DOE IG reviews security at Oak Ridge

Additional security protocol training for employees, better information sharing with local counterintelligence officials and periodic review of laptop PC security procedures are among the recommendations made by the Energy Department's inspector general after an investigation into a security breach at the department's Y-12 National Security Complex in Oak Ridge, Tenn.

According to the IG's report, in 2006 an unauthorized laptop with wireless capability was taken into a "limited area' at the Y-12 nuclear weapons plant. Limited areas are defined as "secure work areas that employ physical controls to prevent unauthorized access to classified matter or special nuclear material," the report states.

DOE prohibits any equipment capable of transmitting data wirelessly. Posted at the entrance to the Y-12 limited area is a large sign that lists the items prohibited from the area without prior approval. Second on that list, after firearms, is "Electronic equipment with data exchange port capable of being connected to automate information systems equipment (i.e., personal computers, PDAs)."

Four main security violations occurred, the IG said:
  • On Oct. 24, 2006, Y-12 employees discovered a contractor from Oak Ridge National Laboratory had brought an unclassified laptop with wireless capability into a Y-12 limited area without following proper protocols.
  • Y-12 cybersecurity staff did not properly secure the laptop, and the user left the area with the computer, contrary to Energy policy. The laptop was not retrieved by the department until almost an hour later. Because the laptop could have been tampered with during that time, it could not be collected as best evidence.
  • Energy requires that within 32 hours of an incident of security concern, a written report be submitted to the Headquarters Operations Center. The written report was not made until six days after the incident was discovered.
  • Subsequent inquiries revealed that as many as 37 additional laptops may have been brought into the limited area by ORNL employees without following proper security protocols.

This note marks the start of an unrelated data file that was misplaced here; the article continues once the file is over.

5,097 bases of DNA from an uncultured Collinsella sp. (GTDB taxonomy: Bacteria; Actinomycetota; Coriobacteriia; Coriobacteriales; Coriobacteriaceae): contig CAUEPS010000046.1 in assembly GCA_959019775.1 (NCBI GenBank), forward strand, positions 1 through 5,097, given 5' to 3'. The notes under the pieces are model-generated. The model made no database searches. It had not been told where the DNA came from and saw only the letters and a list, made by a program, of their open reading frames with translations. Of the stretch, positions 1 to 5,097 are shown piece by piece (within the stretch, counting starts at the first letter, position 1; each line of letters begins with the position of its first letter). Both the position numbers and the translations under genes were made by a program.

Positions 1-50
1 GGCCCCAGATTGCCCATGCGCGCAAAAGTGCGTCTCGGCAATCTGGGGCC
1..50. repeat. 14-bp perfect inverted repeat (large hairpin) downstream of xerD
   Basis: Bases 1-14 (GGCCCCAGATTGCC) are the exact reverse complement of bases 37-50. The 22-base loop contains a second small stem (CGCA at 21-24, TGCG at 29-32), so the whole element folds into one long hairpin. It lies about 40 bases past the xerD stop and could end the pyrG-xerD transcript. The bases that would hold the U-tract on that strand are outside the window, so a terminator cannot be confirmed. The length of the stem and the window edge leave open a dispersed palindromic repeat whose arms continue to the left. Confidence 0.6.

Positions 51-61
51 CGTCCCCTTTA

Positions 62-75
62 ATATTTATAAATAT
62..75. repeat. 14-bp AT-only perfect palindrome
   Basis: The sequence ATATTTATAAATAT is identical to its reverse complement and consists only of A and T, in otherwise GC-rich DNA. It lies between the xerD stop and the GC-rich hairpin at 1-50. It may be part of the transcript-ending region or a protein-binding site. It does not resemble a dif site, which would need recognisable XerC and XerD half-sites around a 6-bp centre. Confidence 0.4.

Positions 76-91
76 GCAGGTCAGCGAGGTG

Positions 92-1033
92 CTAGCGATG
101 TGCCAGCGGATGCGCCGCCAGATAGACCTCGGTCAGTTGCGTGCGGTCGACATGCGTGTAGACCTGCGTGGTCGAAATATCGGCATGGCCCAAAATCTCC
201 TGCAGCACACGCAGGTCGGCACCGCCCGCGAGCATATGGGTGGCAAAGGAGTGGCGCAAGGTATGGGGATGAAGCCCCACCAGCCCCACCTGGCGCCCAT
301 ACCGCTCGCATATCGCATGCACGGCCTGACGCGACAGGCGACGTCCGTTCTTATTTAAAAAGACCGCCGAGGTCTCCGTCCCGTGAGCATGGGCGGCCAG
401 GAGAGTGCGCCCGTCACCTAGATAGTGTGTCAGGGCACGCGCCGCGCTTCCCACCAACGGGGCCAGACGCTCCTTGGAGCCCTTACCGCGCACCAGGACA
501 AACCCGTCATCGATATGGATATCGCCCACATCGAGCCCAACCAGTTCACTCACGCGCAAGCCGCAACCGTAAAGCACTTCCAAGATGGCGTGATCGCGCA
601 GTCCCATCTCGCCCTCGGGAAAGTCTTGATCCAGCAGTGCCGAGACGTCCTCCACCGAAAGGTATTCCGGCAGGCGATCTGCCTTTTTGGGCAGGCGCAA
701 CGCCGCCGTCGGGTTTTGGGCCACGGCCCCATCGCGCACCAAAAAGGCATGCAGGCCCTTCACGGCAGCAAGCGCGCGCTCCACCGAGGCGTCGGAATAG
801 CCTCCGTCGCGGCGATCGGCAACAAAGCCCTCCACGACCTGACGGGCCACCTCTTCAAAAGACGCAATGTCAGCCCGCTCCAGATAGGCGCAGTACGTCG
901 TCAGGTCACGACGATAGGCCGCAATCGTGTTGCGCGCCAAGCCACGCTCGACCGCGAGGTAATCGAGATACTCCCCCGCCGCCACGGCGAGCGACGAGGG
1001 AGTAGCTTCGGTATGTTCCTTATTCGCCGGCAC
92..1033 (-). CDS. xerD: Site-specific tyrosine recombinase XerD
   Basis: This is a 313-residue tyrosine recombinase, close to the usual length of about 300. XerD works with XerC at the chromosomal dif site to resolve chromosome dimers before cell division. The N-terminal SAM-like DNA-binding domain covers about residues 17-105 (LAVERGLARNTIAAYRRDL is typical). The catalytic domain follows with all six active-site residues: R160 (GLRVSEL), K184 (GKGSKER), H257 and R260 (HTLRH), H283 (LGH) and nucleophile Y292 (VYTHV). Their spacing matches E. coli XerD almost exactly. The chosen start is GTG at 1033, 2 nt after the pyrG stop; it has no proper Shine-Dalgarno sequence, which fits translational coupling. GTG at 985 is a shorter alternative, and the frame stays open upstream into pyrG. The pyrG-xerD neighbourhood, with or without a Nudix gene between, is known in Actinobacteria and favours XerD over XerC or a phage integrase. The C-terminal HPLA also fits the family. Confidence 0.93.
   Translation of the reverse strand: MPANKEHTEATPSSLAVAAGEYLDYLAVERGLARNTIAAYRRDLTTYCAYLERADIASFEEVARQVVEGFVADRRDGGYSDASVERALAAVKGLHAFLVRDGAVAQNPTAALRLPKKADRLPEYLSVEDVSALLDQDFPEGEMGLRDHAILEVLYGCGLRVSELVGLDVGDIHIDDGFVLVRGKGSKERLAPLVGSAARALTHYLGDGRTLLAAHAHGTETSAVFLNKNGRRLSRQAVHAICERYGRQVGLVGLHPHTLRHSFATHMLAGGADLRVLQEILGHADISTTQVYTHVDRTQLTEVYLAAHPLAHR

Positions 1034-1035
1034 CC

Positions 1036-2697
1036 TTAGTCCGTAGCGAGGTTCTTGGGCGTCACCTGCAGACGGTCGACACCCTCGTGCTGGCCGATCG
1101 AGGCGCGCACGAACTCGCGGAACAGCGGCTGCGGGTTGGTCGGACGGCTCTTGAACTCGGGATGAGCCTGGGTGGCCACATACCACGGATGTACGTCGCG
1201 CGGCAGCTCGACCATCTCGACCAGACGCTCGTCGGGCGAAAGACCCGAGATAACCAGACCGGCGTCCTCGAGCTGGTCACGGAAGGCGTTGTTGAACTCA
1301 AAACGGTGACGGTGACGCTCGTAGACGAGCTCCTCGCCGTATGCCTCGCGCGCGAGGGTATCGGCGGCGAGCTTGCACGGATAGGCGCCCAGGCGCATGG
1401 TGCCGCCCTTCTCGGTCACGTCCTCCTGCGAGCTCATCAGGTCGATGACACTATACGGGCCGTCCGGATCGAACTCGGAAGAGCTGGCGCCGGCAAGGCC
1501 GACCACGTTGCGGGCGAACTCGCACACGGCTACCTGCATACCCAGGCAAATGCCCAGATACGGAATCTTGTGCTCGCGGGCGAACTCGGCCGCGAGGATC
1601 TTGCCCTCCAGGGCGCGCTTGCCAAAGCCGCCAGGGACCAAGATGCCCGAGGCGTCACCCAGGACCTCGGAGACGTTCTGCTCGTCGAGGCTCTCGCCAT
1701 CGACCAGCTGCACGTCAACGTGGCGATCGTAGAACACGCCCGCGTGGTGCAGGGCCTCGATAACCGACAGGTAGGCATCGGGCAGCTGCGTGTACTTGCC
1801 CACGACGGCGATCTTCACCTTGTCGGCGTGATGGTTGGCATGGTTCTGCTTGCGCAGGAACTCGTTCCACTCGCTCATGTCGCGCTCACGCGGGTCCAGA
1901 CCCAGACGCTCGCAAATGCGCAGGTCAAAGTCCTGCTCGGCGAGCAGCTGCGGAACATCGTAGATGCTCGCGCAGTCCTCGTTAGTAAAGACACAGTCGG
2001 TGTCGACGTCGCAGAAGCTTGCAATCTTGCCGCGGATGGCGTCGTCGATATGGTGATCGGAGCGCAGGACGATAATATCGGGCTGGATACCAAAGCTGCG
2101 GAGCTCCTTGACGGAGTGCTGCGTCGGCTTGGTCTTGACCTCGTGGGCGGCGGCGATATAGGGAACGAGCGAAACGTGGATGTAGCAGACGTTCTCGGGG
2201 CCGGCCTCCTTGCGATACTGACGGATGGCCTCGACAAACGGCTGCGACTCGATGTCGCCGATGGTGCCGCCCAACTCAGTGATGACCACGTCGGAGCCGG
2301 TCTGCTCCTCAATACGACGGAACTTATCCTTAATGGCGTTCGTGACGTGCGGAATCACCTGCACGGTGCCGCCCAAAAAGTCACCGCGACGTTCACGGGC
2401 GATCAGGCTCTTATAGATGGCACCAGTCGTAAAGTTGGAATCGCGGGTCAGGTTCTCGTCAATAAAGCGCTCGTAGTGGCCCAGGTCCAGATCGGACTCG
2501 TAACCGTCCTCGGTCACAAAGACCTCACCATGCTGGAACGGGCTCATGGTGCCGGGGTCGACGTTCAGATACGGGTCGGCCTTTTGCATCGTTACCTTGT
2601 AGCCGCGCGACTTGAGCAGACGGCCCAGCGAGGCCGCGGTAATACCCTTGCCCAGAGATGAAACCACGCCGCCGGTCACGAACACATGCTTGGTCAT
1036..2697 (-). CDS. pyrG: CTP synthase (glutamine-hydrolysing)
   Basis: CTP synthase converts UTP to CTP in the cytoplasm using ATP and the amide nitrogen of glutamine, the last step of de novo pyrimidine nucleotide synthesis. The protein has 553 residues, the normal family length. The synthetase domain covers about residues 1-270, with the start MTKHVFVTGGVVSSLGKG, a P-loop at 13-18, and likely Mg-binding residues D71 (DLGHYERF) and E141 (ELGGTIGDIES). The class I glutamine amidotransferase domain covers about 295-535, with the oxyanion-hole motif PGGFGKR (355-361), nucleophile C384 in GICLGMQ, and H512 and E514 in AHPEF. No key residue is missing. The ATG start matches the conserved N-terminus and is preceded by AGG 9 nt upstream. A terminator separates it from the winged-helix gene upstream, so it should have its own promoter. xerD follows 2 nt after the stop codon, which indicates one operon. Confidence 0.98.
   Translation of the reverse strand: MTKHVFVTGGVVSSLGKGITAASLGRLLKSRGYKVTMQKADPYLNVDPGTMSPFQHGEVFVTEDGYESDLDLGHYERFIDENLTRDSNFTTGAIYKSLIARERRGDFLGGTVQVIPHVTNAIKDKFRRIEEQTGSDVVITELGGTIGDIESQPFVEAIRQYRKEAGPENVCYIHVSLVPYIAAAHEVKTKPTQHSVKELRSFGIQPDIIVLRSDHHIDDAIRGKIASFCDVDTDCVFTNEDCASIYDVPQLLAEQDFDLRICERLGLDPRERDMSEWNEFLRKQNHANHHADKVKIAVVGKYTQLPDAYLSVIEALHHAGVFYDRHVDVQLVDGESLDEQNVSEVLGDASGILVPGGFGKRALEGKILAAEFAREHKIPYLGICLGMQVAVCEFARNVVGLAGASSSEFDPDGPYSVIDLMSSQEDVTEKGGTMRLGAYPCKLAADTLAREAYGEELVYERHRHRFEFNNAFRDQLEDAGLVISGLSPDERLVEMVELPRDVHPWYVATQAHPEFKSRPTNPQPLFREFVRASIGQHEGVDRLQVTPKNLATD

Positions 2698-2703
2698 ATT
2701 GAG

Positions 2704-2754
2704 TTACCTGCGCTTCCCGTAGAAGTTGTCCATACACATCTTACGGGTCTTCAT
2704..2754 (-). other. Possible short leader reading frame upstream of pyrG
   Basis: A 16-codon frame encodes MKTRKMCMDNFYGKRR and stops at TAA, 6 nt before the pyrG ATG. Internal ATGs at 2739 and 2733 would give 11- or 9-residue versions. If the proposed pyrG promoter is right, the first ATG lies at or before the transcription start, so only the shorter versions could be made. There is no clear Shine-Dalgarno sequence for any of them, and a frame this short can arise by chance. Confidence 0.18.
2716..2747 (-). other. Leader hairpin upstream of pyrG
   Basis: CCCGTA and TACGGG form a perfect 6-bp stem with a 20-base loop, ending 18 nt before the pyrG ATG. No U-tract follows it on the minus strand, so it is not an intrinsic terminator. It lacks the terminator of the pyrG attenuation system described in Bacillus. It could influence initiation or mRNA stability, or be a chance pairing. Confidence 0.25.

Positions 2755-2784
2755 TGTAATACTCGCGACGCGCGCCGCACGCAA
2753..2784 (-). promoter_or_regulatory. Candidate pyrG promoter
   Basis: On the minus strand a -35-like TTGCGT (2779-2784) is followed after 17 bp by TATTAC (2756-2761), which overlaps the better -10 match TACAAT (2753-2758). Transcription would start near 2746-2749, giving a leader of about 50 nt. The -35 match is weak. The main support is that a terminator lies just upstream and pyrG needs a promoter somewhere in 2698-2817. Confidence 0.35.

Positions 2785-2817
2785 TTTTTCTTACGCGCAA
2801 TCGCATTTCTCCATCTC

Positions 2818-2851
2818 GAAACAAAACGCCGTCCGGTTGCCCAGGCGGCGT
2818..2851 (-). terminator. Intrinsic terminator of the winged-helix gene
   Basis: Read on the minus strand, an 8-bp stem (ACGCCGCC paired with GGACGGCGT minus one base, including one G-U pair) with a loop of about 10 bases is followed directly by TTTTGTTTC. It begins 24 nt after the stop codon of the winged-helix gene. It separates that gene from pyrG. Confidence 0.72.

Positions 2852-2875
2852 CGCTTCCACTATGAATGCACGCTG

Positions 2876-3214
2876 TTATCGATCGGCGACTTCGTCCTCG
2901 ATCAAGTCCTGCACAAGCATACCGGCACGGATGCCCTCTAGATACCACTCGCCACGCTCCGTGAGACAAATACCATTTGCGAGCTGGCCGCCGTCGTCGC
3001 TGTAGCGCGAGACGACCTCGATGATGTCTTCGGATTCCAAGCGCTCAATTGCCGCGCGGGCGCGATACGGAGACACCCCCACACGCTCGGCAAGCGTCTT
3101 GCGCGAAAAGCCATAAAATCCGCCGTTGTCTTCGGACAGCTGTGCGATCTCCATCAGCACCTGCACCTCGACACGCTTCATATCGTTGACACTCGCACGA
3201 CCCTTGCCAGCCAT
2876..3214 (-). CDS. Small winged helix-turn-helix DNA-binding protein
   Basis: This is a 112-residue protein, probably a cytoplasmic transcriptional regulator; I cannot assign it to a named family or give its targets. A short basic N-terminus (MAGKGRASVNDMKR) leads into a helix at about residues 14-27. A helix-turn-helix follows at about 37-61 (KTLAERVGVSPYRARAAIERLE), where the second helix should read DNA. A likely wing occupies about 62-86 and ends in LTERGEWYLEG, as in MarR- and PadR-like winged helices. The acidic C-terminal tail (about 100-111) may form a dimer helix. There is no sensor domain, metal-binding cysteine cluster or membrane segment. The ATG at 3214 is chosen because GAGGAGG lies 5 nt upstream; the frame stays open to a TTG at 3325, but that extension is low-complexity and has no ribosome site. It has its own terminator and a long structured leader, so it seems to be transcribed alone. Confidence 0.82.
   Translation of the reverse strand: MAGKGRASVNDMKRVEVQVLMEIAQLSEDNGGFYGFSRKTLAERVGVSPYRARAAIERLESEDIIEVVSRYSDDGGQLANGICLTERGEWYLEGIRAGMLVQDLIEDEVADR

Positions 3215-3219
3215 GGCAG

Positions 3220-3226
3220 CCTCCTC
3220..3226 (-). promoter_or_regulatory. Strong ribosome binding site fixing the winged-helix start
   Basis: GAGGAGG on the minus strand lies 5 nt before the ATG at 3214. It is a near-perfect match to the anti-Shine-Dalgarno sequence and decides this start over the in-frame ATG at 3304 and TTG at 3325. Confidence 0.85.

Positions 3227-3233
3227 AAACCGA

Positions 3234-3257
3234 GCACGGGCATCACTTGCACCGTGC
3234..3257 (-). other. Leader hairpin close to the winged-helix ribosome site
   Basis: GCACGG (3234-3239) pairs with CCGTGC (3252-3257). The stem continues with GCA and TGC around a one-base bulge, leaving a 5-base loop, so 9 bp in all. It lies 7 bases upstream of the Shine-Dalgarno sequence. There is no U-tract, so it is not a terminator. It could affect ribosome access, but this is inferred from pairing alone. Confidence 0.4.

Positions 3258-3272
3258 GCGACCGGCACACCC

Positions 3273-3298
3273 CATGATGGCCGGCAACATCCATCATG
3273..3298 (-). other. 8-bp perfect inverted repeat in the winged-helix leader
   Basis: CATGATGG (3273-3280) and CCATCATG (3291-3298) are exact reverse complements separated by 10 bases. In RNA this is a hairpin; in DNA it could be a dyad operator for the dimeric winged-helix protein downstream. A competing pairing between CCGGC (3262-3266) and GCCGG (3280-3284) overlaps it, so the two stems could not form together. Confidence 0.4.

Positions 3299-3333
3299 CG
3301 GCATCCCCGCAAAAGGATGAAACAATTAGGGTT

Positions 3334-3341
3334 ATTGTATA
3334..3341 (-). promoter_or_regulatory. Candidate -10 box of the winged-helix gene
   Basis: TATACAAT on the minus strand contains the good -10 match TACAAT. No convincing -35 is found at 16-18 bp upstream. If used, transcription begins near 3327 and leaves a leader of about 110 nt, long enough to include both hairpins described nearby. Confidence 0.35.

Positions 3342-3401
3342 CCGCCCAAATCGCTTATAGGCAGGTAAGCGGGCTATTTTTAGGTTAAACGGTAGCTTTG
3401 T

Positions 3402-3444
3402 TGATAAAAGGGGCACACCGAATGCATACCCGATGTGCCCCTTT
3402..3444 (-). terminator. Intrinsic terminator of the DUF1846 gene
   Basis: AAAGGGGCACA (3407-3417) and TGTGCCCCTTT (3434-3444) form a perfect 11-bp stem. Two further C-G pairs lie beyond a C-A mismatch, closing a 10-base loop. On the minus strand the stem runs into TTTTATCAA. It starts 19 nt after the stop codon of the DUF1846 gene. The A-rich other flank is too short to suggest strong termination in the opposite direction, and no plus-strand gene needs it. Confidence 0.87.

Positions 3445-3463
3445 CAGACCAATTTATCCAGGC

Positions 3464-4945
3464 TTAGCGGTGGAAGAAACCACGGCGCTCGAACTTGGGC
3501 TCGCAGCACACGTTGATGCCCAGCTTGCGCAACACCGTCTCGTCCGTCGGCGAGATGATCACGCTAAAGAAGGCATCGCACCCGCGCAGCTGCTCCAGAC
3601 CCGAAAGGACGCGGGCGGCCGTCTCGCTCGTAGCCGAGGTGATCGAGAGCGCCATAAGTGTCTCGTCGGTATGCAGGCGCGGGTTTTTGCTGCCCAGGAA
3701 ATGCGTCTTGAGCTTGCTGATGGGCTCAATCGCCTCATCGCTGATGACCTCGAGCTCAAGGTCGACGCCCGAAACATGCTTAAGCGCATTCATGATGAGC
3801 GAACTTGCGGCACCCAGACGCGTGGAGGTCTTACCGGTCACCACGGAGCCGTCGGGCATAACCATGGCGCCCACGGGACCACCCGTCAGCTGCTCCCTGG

The report notes that as soon as the manager of the Y-12 site office heard about the incident, he required that the individuals involved in the Oct. 24 incident be removed from the site and that their unclassified computer accounts be suspended. ORNL officials also notified the inspection team that they had initiated corrective plans and revisions to local security procedures.

Further review by the IG team revealed that nine of the 38 laptops that had been taken into the limited area without authorization had later been taken on foreign travel; six of those nine had wireless capability; and two of those six had been to countries that are on Energy's sensitive countries list. A forensic evaluation of the 38 laptops also showed that all contained malware, which could potentially be used by hackers to obtain unauthorized information.

According to the IG, ORNL management agreed with the recommendations of the report, and has implemented corrective actions to prevent future breaches. The report added that the IG would evaluate the adequacy of these corrective measures in the future.

About the Author

Trudy Walsh is a senior writer for GCN.

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